Thirty years ago, San Francisco was a place where people who were misfits everywhere else—queers, punks and artists alike—could come and find their chosen families regardless of how much money they had. Chloe Sherman’s new exhibit at Schlomer Haus Gallery, Renegade San Francisco: The 1990s, is a vibrant snapshot of what happened after they got here.
With her camera’s lens focused primarily on the lesbian community, Sherman captured the sticky dive bars, messy bedrooms and freewheeling couples of the era who lived unapologetically on their own terms.
The freedom Renegade’s photos capture is still a joy to behold. It’s a journey through the Mission District, Castro and SoMa; through parties, street corner hangouts and car rides. The locations—the Lexington, Hole in the Wall and Folsom Street Fair included—remain secondary, however, to the characters on show and the tight-knit community they represented.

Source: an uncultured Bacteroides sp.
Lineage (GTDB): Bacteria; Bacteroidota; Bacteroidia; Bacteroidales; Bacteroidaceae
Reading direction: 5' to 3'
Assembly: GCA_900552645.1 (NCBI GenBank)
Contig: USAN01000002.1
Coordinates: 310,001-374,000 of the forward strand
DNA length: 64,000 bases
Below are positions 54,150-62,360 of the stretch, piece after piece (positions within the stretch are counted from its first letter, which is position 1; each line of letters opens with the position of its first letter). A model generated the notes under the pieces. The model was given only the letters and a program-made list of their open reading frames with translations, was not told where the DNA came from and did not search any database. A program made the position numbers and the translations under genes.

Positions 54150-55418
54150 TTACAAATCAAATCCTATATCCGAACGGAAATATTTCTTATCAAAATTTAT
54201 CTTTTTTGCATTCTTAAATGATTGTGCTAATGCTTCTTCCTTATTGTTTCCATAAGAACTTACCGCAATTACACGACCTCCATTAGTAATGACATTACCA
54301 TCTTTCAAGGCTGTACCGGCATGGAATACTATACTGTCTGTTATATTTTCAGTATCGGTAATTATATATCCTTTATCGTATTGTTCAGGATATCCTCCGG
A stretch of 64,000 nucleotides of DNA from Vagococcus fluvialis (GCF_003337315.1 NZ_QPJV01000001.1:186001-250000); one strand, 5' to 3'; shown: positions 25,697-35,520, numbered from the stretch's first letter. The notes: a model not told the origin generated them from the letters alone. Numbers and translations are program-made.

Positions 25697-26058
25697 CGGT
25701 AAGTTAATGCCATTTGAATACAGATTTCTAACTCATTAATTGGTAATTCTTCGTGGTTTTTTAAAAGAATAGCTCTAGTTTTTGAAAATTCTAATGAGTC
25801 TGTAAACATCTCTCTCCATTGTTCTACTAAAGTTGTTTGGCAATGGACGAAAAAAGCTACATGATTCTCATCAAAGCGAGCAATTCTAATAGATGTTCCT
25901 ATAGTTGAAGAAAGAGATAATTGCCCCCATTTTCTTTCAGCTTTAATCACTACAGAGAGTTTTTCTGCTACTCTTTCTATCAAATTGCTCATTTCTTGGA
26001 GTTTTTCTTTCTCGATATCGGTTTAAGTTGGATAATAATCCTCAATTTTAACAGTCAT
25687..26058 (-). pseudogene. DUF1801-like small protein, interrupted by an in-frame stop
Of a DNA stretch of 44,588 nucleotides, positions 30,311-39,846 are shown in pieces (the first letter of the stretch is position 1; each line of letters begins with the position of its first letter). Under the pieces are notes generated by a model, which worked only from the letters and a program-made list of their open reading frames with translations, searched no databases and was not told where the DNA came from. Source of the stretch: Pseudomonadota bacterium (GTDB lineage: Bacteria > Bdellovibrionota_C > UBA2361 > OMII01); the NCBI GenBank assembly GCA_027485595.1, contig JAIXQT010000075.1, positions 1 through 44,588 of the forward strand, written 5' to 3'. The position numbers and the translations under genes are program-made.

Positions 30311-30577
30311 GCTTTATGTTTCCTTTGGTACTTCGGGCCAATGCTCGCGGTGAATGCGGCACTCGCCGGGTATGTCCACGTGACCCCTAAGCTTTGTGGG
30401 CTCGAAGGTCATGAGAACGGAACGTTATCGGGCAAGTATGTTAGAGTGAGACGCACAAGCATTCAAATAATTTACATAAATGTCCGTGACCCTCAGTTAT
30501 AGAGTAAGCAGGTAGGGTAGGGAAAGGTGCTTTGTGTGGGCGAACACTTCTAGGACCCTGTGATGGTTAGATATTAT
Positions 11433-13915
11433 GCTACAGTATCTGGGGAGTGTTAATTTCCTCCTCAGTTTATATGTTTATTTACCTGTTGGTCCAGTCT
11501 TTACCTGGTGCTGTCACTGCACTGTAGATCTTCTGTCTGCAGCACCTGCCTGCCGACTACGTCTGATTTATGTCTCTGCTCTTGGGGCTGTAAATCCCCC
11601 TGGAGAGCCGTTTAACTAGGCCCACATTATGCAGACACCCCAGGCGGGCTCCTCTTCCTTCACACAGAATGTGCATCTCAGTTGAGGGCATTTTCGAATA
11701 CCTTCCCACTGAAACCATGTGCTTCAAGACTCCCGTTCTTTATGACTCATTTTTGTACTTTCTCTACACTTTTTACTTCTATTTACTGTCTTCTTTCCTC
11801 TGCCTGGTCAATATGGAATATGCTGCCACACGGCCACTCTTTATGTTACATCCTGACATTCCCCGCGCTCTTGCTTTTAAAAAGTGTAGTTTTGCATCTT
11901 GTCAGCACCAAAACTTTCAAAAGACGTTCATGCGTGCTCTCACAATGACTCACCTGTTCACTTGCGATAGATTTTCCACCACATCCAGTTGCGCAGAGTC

Whether they were lounging at home in silk gowns or donning duct tape bustiers to hit the town, these butch and femme rebels were clearly having the time of their lives. Their closeness and casual elation in that feeling of community is palpable throughout. And the things that were incidental to them at the time—talking on landlines, smoking cigarettes indoors and embodying a relentlessly thrifty fashion sensibility—are a delight to look back on.
Chloe Sherman first moved to the city in 1991, before studying fine art photography at the San Francisco Art Institute. That she had the foresight to document her community at the time is fortunate. That she’s sharing those images with the world now is a gift.